Rounding out the list of improvements and new features of the D5100 are the new "special effects", including the first in-camera HDR mode for any Nikon D-SLR. In practice, while there may be edge cases for these effects, I am not particularly impressed with any of them, including HDR. First of all, you cannot capture RAW with any of the effects. For HDR, there are further limitations (can only be used in P-S-A-M modes, not auto, no flash, etc). When you can get HDR mode to work, it can only be enabled one shot at a time, and then you have to go back to the menus to turn it on. Luckily, you can assign HDR mode to the Fn menu button. HDR mode takes two quick shots for each shutter press and then combines them in-camera to create a single JPEG. You can specify the exposure difference (Auto, 1EV, 2EV, 3EV) and level of "smoothing" (Low, Normal, High) between the captured images. I took a number of high-contrast shots with HDR enabled and honestly couldn't see a difference, although I'm still going to try. If there is any good news, it's that Nikon has chosen a fairly conservative / realistic HDR algorithm as opposed to an "eye-popping" but over-processed result.
In summary, I'm quite happy with the D5100. It provides the optimal balance of top image quality (even in low light), lightweight and compact (for a D-SLR) body, articulating display (the only D-SLR from Nikon to have this), and HD video (not perfect) that can leverage the outstanding collection of Nikon lenses (understanding that only AF-S lenses will autofocus).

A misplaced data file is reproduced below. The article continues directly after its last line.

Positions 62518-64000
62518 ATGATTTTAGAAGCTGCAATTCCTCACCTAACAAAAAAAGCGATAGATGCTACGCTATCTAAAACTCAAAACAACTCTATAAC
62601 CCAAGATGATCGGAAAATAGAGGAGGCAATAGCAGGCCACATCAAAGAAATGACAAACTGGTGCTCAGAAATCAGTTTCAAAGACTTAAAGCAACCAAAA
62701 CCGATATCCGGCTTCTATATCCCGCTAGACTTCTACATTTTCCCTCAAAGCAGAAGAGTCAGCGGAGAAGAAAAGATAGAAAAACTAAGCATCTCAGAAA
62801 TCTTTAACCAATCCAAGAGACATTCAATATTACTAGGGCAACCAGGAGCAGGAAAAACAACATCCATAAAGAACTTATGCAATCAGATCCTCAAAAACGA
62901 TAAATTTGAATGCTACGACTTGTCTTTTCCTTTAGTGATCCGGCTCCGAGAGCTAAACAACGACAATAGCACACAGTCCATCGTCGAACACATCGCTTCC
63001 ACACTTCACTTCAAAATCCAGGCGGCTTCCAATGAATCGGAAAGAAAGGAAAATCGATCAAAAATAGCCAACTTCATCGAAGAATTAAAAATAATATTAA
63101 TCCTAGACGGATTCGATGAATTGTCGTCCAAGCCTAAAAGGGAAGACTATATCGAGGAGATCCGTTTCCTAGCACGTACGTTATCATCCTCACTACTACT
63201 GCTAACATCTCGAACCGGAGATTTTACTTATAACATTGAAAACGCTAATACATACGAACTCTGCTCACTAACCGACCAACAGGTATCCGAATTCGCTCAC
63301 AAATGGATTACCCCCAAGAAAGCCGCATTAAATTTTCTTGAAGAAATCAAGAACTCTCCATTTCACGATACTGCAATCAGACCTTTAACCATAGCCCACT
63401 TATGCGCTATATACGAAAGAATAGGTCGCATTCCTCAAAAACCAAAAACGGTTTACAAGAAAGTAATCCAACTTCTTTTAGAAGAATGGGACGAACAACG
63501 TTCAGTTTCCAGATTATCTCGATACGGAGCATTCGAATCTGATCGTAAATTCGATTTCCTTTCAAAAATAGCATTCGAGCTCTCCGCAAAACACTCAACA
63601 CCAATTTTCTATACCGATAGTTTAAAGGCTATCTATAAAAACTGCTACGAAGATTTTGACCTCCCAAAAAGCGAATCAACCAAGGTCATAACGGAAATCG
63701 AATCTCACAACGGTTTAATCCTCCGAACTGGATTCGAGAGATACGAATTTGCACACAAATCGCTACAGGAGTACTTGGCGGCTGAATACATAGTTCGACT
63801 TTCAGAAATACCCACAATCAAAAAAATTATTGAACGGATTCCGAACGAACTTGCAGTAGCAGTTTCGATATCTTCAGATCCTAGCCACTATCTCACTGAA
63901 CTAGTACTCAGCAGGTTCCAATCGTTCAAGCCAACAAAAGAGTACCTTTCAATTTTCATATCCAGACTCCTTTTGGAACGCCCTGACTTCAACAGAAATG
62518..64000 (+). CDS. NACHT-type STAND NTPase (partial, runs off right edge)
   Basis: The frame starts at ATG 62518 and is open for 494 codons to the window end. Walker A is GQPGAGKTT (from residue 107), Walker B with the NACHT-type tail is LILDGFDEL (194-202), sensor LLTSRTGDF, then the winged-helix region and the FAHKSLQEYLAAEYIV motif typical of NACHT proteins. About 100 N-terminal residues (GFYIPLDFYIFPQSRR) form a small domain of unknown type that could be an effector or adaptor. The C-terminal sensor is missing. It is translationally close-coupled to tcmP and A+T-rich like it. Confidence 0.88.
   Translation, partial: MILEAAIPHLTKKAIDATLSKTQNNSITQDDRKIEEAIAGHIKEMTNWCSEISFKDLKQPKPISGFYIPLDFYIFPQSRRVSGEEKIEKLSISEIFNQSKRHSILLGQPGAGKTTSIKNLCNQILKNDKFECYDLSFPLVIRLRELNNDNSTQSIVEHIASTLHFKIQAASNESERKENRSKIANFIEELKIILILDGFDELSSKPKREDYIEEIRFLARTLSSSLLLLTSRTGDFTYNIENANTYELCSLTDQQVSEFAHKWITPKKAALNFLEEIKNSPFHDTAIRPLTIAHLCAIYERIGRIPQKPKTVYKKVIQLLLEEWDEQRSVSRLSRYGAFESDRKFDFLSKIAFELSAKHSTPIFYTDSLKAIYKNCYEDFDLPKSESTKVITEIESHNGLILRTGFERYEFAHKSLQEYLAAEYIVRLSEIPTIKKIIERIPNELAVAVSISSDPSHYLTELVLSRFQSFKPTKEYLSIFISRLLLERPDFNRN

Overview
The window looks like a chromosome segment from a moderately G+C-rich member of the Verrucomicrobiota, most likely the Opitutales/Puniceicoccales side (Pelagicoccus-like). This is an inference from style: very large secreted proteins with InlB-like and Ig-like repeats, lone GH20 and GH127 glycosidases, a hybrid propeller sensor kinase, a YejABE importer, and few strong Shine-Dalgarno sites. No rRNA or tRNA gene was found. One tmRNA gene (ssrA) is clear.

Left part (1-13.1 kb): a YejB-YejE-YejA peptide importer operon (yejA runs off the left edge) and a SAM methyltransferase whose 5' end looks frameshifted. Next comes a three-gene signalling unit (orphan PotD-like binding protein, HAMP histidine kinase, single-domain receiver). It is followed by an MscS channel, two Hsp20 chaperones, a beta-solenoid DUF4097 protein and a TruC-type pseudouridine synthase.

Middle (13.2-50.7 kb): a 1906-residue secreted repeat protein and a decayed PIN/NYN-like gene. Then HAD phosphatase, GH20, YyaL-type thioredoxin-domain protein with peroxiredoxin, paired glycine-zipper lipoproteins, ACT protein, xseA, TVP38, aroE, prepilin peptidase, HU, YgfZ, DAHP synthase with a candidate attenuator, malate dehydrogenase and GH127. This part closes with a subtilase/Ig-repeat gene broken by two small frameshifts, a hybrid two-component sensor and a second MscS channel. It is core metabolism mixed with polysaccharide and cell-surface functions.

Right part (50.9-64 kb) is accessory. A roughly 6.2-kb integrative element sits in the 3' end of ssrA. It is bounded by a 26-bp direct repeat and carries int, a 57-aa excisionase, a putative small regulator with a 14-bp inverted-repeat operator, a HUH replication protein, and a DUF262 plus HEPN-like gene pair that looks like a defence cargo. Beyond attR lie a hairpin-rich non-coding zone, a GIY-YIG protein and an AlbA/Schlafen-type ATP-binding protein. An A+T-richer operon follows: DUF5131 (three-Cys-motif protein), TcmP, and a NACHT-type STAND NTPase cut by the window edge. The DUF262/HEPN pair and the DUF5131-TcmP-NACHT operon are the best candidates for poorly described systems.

Notable comparison with the higher-end D7000:
- same 16.2megapixel image sensor with 14-bit RAW image capture for outstanding dynamic range, low-light performance, and detail
- ruggedized plastic body lacks weather seal (it's also smaller and lighter weight)
- no builtin focus motor for older lenses (you'll need to buy an AF-S lens if you want autofocus)
- fewer autofocus zones (11 vs 39) and lower-resolution matrix meter
- pentamirror viewfinder (smaller, not as bright, 95% coverage) vs pentaprism viewfinder (100% coverage)
- no flash commander mode (unless you buy an external flash with TTL triggering)
- slower continuous performance (4 vs 6fps)
- 1 SD card slot instead of 2
- no top-mounted LCD display
- fewer dedicated controls for advanced settings (you must use the menu system more frequently)
Notable comparison with the lower-end D3100:
- higher resolution 16.2megapixel sensor with 14-bit depth
- high resolution (920k pixel vs 230k) display, articulating for hard- to-view shots
- higher low-light sensitivity
- faster performance (4fps vs 3fps)
- better battery performance (660 vs 550 images on the same EN-EL14 battery
- slightly larger and heavier body